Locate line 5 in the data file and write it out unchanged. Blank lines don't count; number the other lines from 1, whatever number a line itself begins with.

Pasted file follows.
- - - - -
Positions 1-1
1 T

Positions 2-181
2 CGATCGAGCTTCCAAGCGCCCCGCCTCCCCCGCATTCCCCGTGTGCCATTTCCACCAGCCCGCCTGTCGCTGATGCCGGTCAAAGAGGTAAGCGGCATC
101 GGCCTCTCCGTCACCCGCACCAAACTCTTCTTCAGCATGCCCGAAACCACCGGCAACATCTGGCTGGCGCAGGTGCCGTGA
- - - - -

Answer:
101 GGCCTCTCCGTCACCCGCACCAAACTCTTCTTCAGCATGCCCGAAACCACCGGCAACATCTGGCTGGCGCAGGTGCCGTGA